Nowadays, sugar is more common in households and our diet than salt. We use it widely throughout our meals and beverages, not to mention deserts. Most products at the supermarket contain some sort of sugar based ingredients and our sweet tooth is constantly obliged by a wide variety of sweets, cakes, candy bars and so on. But if so far most of us imagined sugar and high fructose corn syrup are harmless, a new study shows they are equally as toxic.
On Sunday, thanks to the common edition of 60 Minutes one question was on everybody’s lips: Is sugar toxic? Such shows tend to change the way we look at one of the most common ingredients in our diets, such as sugar and turn it from a harmless indulgence to a guilty and potentially dangerous pleasure.
The 60 Minutes Sunday show presented a study as the answer to the question whether or not sugar is toxic. Dr. Sanjay Gupta reported on a new study published in the journal Nature that proved sugar and high fructose corn syrup are just as harmful to our health as alcohol and tobacco. The research ruled that due to their toxicity sugar and derived compounds should be regulated under the same scrutiny as tobacco is for instance.
Laura Schmidt, Robert Lustig and Claire Brindis are the researchers that have managed to change the way we look at sugar. Before this study, we often imagined one spoon of sugar more in our coffee or tea, or a candy bar with a high content of sugar would only mess with our weight. However, these researchers believe the sugar intake is one of the main reasons why America today is struggling with a health crisis.
In his interview with 60 Minutes’ Dr. Sanjay Gupta, Dr. Robert Lustig, one of the authors of the study, explained he believes sugar is toxic even if it sounds to be a little bit over the top. Lustig explained that sugar consumption is linked to the development of several diseases that aren’t that easy to manage, such as obesity, type II diabetes, hypertension and even heart disease.
What is High Fructose Corn Syrup?
High fructose corn syrup (HFCS) is a calorie-providing sweetener used to sweeten foods and beverages, particularly processed and store-bought foods. It is made by an enzymatic process from glucose syrup that is derived from corn. A relatively new food ingredient, it was first produced in Japan in the late 1960s, then entered the American food supply system in the early 1970s. HFCS is a desirable food ingredient for food manufacturers because it is equally as sweet as table sugar, blends well with other foods, helps foods to maintain a longer shelf life, and is less expensive (due to government subsidies on corn) than other sweeteners. It can be found in a variety of food products including soft drinks, salad dressings, ketchup, jams, sauces, ice cream and even bread.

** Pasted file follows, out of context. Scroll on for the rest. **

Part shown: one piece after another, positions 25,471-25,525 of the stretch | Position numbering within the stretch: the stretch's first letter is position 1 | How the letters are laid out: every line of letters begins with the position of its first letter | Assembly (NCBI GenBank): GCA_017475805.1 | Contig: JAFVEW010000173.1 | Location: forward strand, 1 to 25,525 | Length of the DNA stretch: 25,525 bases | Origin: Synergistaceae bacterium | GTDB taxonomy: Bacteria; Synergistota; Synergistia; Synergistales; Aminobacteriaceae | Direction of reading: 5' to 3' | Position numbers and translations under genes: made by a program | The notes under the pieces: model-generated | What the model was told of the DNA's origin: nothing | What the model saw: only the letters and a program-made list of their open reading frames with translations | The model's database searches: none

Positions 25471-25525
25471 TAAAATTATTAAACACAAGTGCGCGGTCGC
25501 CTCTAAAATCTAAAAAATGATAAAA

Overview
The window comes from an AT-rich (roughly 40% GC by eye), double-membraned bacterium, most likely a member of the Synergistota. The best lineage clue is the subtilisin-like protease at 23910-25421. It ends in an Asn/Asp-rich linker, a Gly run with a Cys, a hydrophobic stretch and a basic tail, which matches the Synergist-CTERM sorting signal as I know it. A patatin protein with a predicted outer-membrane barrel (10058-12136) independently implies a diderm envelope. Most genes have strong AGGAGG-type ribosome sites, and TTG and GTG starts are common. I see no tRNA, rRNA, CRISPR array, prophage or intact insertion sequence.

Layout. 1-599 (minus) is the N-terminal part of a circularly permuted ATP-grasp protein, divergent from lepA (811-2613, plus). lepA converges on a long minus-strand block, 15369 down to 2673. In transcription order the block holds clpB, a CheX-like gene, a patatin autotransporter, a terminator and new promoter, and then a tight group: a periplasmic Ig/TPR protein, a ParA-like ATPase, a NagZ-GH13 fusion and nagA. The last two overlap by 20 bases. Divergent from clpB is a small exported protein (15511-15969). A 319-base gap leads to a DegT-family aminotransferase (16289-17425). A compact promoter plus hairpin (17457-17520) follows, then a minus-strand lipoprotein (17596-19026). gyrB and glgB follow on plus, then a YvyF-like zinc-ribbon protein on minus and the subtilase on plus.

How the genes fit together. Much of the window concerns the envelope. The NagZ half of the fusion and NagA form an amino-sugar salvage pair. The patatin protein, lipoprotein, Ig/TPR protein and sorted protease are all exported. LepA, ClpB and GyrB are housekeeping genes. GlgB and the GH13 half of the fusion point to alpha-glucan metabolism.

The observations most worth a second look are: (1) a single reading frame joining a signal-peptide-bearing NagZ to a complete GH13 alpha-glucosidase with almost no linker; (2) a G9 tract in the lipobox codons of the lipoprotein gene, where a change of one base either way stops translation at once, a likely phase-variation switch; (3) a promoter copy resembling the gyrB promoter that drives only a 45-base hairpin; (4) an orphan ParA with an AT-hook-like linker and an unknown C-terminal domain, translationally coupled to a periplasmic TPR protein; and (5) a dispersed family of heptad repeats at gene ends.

There are two types of high fructose corn syrup found in foods today:
- HFCS-55 (the main form used in soft drinks) contains 55% fructose and 45% glucose.
- HFCS-42 (the main form used in canned fruit in syrup, ice cream, desserts, and baked goods) contains 42% fructose and 58% glucose.
Recommendations from the American Heart Association - not a part of official U.S. dietary guidelines — say that most American women should consume no more than 100 calories a day from added sugar from any source, and that most American men should consume no more than 150 calories a day from added sugar, and that even less is better. That’s about 6 teaspoons of added sugar for women and 9 for men.
It’s prudent to consume any added sugar only in moderation. Consider these tips to cut back:
- Avoid sugary, nondiet sodas. Drink water or other unsweetened beverages instead.
- Choose breakfast cereals carefully. Although healthy breakfast cereals can contain added sugar to make them more appealing to children, skip the non-nutritious, sugary and frosted cereals.
- Eat fewer processed and packaged foods, such as sweetened grains like cookies and cakes and some microwaveable meals.
- Snack on vegetables, fruit, low-fat cheese, whole-grain crackers, and low-fat, low-calorie yogurt instead of candy, pastries and cookies.
For Dr. Robert Lustig it became clear that sugar consumption needs more focus and public education. He is behind an anti sugar campaign that is just on the verge of going viral.
Posted by Life Coach Mara